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  • ...Uber, the on-demand car service, is the latest company to target the corporate crowd, as the company debuted its Uber For Business initiative on Tuesday morning. The new program is essentially an appeal to professionals who hate dealing with expense accounts. After a company agrees to participate in the program, employees can use Uber’s car service and then bill their rides directly to the companies they work for. 

    New York Times
  • This week, Long Beach put out a request for bids to tear down a stretch of the Terminal Island Freeway, opening up 20 to 30 acres for new park space. Brian Addison at Longbeachize explains why it’s a long time coming and very good news...

    Streetsblog NYC
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    People in Los Angeles and San Francisco often say that the initial links in a proposed north-south system would be "trains to nowhere." People from nowhere weigh in.

    The Atlantic
  • The Senate is set to take up legislation to keep federal highway money flowing to states, with just three days left before the government plans to start slowing down payments. The House passed a $10.8 billion bill last week that would pay for highway and transit aid through the end of May 2015 if transportation spending is maintained at current levels. Under a schedule outlined by Majority Leader Harry Reid, D-Nev., the Senate would take up that bill Tuesday.

    AP/SF Chronicle
  •  In the seesaw battle to build a state-spanning high-speed rail line, Gov. Jerry Brown and other backers of the $68 billion system won a modest victory. A state appeals court has blessed environmental studies needed to run the bullet train through the Pacheco Pass connecting the Bay Area and Central Valley.

    SF Chronicle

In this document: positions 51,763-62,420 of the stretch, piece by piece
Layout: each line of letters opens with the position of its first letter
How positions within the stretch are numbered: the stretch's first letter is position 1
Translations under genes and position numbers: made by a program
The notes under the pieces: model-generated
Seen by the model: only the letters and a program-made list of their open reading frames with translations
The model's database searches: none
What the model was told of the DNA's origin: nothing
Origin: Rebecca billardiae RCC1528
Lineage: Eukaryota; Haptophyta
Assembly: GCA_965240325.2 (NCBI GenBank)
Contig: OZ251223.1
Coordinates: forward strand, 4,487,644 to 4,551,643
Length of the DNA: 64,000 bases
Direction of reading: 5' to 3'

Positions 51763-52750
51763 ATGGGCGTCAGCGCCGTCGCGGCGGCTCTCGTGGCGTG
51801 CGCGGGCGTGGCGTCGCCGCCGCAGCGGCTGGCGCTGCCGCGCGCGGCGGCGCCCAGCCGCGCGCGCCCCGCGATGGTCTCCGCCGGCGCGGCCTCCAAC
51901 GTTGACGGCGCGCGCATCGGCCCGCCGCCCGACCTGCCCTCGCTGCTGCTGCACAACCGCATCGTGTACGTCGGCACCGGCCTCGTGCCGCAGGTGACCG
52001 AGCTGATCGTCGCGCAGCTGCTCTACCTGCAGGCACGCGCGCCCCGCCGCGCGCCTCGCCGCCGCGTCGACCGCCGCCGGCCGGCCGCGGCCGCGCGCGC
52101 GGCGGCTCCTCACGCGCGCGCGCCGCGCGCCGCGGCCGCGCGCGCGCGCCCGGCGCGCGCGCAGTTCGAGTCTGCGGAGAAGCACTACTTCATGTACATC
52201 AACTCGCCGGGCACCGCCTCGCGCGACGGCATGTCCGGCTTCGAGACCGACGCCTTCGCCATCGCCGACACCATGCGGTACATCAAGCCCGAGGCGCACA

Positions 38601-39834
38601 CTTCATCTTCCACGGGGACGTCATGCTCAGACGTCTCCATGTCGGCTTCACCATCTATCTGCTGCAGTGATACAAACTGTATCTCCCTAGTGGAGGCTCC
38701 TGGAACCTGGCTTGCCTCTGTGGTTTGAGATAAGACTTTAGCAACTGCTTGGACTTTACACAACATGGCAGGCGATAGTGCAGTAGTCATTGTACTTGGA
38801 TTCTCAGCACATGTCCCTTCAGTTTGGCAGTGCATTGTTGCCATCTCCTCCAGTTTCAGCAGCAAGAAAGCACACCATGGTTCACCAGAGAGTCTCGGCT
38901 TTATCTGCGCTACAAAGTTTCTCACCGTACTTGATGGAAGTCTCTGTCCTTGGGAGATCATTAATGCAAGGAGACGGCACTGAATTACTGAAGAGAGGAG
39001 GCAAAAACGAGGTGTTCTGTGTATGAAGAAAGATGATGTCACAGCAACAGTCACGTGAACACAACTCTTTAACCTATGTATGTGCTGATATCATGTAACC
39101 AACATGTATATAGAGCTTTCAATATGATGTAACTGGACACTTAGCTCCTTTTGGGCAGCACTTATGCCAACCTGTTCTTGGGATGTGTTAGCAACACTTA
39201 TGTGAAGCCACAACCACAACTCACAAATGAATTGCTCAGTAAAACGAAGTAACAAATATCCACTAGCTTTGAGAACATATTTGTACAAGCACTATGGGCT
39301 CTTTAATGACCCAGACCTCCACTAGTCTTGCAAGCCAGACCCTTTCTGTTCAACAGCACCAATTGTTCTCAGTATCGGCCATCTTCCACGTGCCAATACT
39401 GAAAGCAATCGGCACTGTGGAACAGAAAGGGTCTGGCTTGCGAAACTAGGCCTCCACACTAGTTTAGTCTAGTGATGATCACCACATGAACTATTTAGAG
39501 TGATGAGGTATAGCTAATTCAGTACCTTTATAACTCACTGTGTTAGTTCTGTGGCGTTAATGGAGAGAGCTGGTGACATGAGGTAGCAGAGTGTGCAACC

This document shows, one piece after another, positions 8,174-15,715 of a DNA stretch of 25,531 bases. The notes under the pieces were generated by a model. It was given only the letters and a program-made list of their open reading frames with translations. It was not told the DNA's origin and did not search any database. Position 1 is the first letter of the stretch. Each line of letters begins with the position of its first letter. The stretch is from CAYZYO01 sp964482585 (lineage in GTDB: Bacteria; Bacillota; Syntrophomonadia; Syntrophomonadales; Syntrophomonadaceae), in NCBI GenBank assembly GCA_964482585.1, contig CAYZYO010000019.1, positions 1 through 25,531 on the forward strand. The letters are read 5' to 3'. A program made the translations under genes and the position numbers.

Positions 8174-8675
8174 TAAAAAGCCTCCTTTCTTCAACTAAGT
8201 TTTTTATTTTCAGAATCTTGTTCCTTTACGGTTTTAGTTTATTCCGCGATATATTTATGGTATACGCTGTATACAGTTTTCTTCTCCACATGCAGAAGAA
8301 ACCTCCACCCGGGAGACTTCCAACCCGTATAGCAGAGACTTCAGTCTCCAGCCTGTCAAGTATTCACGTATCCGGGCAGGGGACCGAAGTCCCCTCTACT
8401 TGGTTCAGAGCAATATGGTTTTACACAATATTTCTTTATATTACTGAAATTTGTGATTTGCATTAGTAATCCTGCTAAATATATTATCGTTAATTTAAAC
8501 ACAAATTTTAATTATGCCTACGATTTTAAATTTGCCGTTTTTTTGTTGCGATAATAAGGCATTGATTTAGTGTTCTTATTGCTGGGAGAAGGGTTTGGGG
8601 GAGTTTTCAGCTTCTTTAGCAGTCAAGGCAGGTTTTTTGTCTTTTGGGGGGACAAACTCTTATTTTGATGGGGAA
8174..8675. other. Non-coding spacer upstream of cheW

• Back in February, as San Francisco city officials were considering adopting a Vision Zero program to combat the increasing number of fatal collisions involving pedestrians, a car struck and killed an 87-year-old man in a Yorba Street crosswalk on dangerous Sunset Boulevard.

    SF Chronicle
  • zzCopenhagenwheel.jpg

    On a sunny but brisk spring morning near the Charles River in Cambridge, I took a test ride on the bicycle of the future...The bike I tested was equipped with the Copenhagen Wheel, an electric pedal-assist motor fully contained in the oversized red hub of an otherwise normal back bicycle wheel. Inside that red hub is a delicately crammed array of computing equipment, sensors, and a three-phase brushless direct current electric motor that can feel the torque of my pedaling and add appropriately scaled assistance.

    CityLab
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    Call it the 21st-century version of hitchhiking: BlaBlaCar is a peer-to-peer marketplace for open spots in cars across Europe. Unlike American ride-sharing apps Uber and Lyft, BlaBlaCar caps the price of the ride based on distance and the cost of fuel in that country. The average ride is 200 miles and the average fare is less than $25...Every month, a million people use the service, now operating in 12 countries, to share a car. “What we’re doing is building a massive transport network out of all of these empty seats in cars,” Nicolas Brusson, the COO of BlaBlaCar told Quartz. “There are more seats available between Berlin and Munich in cars, for example, than there are train seats or bus seats.”

    CityLab
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    The heavyweights of American transportation engineering continue to warm up to design guides that prioritize walking, biking, and transit on city streets. On Friday, the Federal Highway Administration made clear that it endorses the National Association of City Transportation Officials’ Urban Street Design Guide, which features street treatments like protected bike lanes that you won’t find in the old engineering “bibles.”

    Streetsblog USA
  • The Federal Aviation Administration said Monday it is proposing a $12 million civil fine against Southwest Airlines for failing to comply in three separate cases with safety regulations related to repairs on Boeing 737 jetliners.

    AP/New York Times